Yahoo Inc. announced its exit from China on Tuesday, citing an increasingly difficult working climate.
Many of the company’s services were already restricted by China’s digital censorship, so the move was mostly symbolic. However, the government’s recent steps to strengthen its influence over technology businesses in general, including homegrown behemoths, may have shifted the scales in Yahoo’s favor.
“In acknowledgment of China’s increasingly difficult business and legal climate,” Yahoo stated in a statement, “Yahoo’s suite of services will no longer be available from mainland China as of November 1.” It stated that it “remains dedicated to our users’ rights as well as a free and open internet.”
The decision comes at a time when the US and Chinese governments are at odds over technology and trade. The United States has imposed restrictions on Huawei and other Chinese technology companies, saying that they have links to China’s government, military, or both. China claims that the United States is unfairly stifling competition and attempting to stifle China’s technical advancement.
Yahoo is the most recent foreign IT firm to leave China. Google gave up some years ago, and Microsoft’s professional networking platform LinkedIn said this month that its Chinese site will be shut down and replaced with a jobs board. The departures highlight the challenges that internet businesses confront in a vast potential market when the government forces them to block politically sensitive or improper content and terms.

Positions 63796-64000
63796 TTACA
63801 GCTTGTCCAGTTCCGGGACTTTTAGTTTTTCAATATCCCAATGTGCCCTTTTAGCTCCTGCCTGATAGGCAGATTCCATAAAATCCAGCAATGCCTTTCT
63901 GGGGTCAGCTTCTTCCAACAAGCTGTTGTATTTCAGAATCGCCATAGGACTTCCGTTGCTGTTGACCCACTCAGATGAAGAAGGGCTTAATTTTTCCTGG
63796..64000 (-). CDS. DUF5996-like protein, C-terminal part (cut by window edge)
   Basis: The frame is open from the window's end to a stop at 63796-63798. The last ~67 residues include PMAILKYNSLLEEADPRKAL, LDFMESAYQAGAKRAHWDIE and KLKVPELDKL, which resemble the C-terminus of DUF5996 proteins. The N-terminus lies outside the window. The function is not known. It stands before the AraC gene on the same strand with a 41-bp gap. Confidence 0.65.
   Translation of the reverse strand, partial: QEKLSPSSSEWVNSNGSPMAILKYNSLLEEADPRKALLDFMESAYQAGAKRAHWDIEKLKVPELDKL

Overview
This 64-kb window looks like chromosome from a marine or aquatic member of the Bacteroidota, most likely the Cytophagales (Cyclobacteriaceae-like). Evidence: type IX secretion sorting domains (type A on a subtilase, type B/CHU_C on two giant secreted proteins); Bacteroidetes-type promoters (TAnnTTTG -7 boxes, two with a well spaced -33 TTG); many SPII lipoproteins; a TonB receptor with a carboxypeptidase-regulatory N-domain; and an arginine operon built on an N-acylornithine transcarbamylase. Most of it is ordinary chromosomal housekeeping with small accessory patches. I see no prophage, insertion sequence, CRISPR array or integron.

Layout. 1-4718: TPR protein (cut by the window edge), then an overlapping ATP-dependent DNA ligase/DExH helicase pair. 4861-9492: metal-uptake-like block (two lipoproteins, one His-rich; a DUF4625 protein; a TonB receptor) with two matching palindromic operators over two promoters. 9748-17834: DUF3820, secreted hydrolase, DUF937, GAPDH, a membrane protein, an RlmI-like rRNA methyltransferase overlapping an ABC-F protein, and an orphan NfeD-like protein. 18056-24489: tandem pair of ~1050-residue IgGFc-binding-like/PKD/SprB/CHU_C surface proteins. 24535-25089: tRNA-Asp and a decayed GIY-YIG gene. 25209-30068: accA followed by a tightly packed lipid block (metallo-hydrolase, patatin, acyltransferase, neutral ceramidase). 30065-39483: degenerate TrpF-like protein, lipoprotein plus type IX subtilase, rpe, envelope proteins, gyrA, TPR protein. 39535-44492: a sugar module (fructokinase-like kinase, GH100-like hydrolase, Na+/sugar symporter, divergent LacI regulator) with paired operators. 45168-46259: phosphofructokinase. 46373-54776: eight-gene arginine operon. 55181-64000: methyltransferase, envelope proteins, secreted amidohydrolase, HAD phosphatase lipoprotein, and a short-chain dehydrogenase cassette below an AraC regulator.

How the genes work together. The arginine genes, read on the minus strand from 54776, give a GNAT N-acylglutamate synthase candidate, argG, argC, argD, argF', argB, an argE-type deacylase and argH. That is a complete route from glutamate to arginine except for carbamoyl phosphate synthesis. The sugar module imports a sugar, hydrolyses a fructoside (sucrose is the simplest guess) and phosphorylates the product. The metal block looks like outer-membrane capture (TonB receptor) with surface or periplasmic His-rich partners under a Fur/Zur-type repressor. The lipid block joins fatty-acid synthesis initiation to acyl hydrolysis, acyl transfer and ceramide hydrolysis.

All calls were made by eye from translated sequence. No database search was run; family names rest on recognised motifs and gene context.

Chinese corporations have stepped in to fill the hole, building an alternate internet with its own digital behemoths. WeChat and Weibo are the most popular social media platforms in China, and the Baidu search engine has essentially overtaken Yahoo and Google.
Yahoo’s exit coincided with the passage of China’s Personal Information Protection Law, which places restrictions on what information organizations may collect and establishes storage requirements.
Chinese rules also require corporations operating in the nation to pass over data when requested by authorities, making it harder for Western companies to do business in China because they may face domestic criticism if they comply with China’s demands.
In 2007, legislators in the United States slammed Yahoo for handing over data on two Chinese dissidents to Beijing, which led to their detention.
Yahoo has already scaled back its activities in China, shuttering its Beijing headquarters in 2015 and discontinuing a music and email service in the early 2010s. Anyone trying to visit Engadget China, a tech news site it had continued to run, was met with a popup on Tuesday stating that the site would no longer produce material.
Most foreign social networking sites and search engines, such as Facebook and Google, have also been blocked in China. Some Chinese users get around the restriction by utilizing a virtual private network (VPN), which hides your identity and the location from which you connect in.
In 2017, Verizon Communications Inc. bought Yahoo and combined it with AOL, but then sold the company for $5 billion to private equity firm Apollo Global Management. In September, Apollo announced that it had completed its acquisition of Yahoo.